Thursday, 27 November 2008

Accessing schedules with the Revit API

I appreciate you may have excitedly arrived here from a successful search on Google, wondering how you use the Revit API with schedules. Well I'm afraid its bad news. You can't.

In the new CADsmart Revit skills assessment we wanted to assess a user's ability to create schedules as specified, but met a dead end with a support request on the ADN confirming that with schedules most commands are disabled, and that there is no API that allows access to any cell values in a schedule.

I'm hoping that this might be resolved with the next release. For the moment our assessment asks the user to export the schedule to a delimited text file so our code can access it, which is perfectly legitimate, but a step I'd rather do without.

Copy versus Array

It came to my attention recently that two different methods of placing an object in what should be the same places actually might end in slightly different results.

I'll explain by way of example. I had an office space into which I imported a .dwg of a cluster of desks. This instance was to be copied 3 further times and the copies were to be placed 3000mm apart, like this:

I did it the slightly laborious way by copying and moving. My clearly much cleverer colleague went for the more efficient array option. When I came to analyze the files using the BoundingBox property I discovered that what we ended up with were ever so slightly differently placed instances. And by ever so slightly I mean a different value in the 11th decimal place.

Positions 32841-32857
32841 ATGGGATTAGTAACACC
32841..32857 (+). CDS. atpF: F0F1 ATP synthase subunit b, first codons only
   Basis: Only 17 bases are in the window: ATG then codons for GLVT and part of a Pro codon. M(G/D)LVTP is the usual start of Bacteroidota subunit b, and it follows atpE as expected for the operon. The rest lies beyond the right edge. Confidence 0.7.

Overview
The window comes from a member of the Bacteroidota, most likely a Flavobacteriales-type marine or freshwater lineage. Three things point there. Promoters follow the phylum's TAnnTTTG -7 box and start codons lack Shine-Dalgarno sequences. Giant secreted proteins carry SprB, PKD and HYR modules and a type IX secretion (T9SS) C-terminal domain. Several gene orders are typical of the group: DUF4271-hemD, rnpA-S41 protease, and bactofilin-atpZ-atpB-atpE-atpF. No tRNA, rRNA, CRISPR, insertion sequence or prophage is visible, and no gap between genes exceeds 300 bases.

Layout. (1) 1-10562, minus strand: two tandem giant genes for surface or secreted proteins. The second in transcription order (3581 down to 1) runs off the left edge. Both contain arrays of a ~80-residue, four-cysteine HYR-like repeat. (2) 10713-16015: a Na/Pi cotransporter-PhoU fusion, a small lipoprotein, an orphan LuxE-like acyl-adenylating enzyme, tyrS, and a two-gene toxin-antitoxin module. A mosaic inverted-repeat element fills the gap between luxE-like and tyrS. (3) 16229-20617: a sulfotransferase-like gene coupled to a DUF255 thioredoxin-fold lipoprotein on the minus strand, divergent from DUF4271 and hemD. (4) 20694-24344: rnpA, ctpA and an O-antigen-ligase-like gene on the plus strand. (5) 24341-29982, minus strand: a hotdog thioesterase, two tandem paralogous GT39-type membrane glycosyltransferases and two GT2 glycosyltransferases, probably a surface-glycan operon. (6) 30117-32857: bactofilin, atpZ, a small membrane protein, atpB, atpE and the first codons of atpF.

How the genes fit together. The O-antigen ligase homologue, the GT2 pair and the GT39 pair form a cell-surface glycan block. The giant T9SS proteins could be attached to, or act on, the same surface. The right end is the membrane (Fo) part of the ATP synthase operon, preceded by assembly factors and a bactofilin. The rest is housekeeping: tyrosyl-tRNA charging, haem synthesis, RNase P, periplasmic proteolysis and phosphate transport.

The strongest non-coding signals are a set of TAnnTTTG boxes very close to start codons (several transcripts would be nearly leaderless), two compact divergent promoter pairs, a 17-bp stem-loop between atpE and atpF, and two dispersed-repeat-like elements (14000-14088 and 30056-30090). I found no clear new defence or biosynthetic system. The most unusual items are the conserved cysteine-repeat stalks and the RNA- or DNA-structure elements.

OK so perhaps I'm picking at straws here, but it had a serious impact on the reliability of what I was trying to do, which was to extract data as strings from two files to two databases, and compare this data looking for precise matches.

My solution was to use 


throughout, as I realised that such accuracy simply isn't required for my purposes.

But why does Revit do this? My guess is its simply a by-product of rounding in Revit's array code, or cumulative rounding from my clumsier but accurate moving and copying. I haven't delved any further, but I would hope if its the former that its not cumulative with the size of an array, as this would mean greater inaccuracies the more objects that are arrayed.

Monday, 24 November 2008

Opening a file in Revit

A simple place to start!

A fundamental requirement of some of the software I build is to open Revit files, present them to the user, ask the user to do some things to it, save and close the file, and then open another. Trying to open a Revit file is where I started many months back and boy was I disappointed; I wondered at this point if the API was going to be able to meet any of our needs. Perhaps my expectations were too high having worked with the mature AutoCAD API.

You can indeed open existing Revit files using the following:


But this doesn't present the file to the user. You can't see it or access it, the file is waiting to be altered programatically, not by a human.

Apparently this functionality is on the wish-list, having been requested multiple times, so until then if you need to open a file for a user, you need to 'botch' it by asking Windows to open it:


Assuming the host machine knows what to do with a .rvt file, then your file will open up into Revit. And then you can use ActiveDocument to manipulate/save/close etc.